A noble heart, that they may propose glory to themselves, and reputation rather than riches. A sublimity and reach of thought, to conceive readily, to produce beautiful ideas, and to work on their subjects nobly, and after a lofty manner, wherein we may observe somewhat that is delicate, ingenious, and uncommon.

A warm and vigorous fancy, to arrive at least to some degree of perfection, without being tired with the pains and study which are required in painting.

A good judgment, that they may do nothing against reason and verisimility.

A docile mind, that they may profit by instructions, and receive, without arrogance, the opinion of every one, and principally of knowing


Health, to resist the dissipation of spirits, which are apt to be consumed by pains-taking. Youth, because painting requires a great experience, and a long practice.

Beauty, or handsomeness, because a painter paints himself in all his pictures; and nature loves to produce her own likeness.

A convenient fortune, that he may give his whole time to study, and may work cheerfully, without being haunted with the dreadful image of poverty, ever present to his mind.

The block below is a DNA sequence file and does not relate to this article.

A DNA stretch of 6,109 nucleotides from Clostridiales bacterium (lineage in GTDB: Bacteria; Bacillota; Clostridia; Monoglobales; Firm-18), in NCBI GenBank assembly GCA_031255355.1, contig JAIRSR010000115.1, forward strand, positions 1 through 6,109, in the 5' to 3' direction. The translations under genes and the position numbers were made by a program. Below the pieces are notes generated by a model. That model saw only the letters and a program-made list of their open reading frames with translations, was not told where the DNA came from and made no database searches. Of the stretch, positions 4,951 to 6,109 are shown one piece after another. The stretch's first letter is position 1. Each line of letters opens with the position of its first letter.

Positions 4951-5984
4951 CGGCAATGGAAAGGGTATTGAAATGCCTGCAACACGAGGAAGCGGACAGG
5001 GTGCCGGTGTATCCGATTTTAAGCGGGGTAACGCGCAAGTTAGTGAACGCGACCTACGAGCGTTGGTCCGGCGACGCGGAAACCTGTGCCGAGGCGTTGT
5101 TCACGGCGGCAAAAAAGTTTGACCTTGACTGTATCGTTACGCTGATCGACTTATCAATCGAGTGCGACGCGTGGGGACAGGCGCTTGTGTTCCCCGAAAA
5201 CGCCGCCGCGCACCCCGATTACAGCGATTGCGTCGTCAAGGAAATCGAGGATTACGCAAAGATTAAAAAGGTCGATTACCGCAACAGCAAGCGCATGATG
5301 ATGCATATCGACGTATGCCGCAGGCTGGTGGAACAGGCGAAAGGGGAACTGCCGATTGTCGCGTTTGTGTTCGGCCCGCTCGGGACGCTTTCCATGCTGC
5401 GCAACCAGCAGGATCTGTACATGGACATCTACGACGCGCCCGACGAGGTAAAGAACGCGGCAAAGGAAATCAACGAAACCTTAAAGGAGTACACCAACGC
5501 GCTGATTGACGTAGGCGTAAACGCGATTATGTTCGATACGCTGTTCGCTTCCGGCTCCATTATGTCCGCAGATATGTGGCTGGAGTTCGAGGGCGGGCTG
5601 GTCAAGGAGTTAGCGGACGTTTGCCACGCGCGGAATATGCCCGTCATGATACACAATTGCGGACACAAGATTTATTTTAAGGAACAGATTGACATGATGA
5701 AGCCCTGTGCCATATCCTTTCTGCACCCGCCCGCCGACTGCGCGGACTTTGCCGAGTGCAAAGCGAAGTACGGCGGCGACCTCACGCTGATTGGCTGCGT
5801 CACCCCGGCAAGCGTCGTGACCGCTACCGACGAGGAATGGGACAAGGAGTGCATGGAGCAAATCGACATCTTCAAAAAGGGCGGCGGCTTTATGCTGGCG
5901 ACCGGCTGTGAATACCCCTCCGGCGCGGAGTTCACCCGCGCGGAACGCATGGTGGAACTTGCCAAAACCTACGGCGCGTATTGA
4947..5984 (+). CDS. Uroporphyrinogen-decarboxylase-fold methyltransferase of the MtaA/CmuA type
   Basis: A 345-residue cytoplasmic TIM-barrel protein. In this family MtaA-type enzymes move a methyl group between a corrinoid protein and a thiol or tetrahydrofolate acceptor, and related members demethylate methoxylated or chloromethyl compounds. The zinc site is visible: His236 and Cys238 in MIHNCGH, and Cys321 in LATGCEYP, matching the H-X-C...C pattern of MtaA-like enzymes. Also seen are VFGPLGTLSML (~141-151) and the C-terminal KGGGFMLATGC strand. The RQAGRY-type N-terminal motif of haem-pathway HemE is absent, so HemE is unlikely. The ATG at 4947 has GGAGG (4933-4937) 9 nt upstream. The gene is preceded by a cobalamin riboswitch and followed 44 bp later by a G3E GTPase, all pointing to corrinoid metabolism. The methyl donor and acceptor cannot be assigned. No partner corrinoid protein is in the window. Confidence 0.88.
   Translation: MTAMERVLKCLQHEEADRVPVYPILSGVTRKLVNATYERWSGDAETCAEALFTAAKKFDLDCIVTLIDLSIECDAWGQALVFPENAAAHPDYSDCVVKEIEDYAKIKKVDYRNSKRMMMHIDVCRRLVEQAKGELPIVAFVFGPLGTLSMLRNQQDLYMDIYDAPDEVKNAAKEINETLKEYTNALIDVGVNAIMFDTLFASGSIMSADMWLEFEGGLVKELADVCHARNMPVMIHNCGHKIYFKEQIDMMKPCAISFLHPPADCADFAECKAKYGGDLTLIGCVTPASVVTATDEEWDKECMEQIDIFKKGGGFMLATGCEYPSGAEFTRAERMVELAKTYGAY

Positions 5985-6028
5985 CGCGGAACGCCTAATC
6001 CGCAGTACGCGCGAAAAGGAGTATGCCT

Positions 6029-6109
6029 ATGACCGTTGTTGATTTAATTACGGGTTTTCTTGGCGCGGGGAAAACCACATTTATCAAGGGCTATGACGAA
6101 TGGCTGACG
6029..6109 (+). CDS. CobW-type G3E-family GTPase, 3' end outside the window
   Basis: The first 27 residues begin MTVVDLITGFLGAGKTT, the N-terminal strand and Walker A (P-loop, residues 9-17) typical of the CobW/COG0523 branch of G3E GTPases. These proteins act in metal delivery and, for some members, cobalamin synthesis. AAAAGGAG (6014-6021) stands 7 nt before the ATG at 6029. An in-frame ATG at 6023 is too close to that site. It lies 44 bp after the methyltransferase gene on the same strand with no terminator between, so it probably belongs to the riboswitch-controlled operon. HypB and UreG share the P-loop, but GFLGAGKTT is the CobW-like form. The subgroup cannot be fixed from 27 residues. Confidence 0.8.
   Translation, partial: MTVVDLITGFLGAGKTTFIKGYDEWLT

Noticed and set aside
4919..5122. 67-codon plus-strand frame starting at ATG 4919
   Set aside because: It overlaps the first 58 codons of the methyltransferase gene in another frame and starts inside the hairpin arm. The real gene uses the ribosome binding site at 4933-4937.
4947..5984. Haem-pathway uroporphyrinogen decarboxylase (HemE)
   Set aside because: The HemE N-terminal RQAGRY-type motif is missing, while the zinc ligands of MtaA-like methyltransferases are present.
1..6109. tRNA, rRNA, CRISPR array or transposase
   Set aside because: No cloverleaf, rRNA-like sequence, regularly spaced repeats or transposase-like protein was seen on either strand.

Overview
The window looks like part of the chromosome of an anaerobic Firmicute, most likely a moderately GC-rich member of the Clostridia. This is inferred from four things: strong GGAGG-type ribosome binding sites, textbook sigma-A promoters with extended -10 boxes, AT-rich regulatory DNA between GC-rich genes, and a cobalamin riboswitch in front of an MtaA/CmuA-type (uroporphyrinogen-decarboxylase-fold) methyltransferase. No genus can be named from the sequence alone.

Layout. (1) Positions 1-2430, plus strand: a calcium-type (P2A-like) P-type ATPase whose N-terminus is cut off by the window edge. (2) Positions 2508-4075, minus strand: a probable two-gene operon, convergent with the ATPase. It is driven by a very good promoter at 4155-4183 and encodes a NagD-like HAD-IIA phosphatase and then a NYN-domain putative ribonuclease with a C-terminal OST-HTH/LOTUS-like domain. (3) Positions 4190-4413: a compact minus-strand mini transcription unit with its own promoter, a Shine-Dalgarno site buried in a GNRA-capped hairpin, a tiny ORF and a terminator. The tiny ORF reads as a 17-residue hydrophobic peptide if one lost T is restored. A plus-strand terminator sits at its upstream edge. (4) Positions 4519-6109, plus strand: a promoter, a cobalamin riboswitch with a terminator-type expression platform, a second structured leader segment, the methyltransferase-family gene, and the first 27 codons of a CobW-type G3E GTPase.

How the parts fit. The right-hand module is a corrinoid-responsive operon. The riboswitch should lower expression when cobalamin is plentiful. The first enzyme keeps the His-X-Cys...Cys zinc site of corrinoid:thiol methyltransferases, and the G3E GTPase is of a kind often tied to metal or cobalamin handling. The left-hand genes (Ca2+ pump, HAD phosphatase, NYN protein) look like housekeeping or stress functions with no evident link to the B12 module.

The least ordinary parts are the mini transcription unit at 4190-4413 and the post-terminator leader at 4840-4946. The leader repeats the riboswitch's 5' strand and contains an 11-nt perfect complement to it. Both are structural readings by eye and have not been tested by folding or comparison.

Labour, because the speculation is nothing without the practice.

A love for his art: we suffer nothing in the labour which is pleasing to us; or if it happen that we suffer, we are pleased with the pain.

And to be under the discipline of a knowing master, &c. Because all depends on the beginnings; and because commonly they take the manner of their master, and are formed according to his gusto. See verse 422, and the remark upon it. All these good qualities are insignificant, and unprofitable to the painter, if some outward dispositions are wanting to him. By which I mean favourable times, such as are times of peace, which is the nurse of all noble arts there must also some fair occasion offer to make their skill manifest, by the performance of some considerable work within their power; and a protector, who must be a person of authority, one who takes upon himself the care of their fortune, at least in some measure, and knows how to speak well of them in time and place convenient. "It is of much importance," says the younger Pliny, "in what times virtue appears. And there is no wit, howsoever excellent it may be, which can make itself immediately known; time and opportunity are necessary to it, and a who can assist us with his favour and be person a Mecænas to us."

"And life is so short, that it is not suf- †496. ficient for so long an art," &c. Not only painting, but all other arts, considered in themselves, require almost an infinite time to possess them perfectly. It is in this sense, that Hippocrates begins his Aphorisms with this saying, "That art is long, and life is short. But if we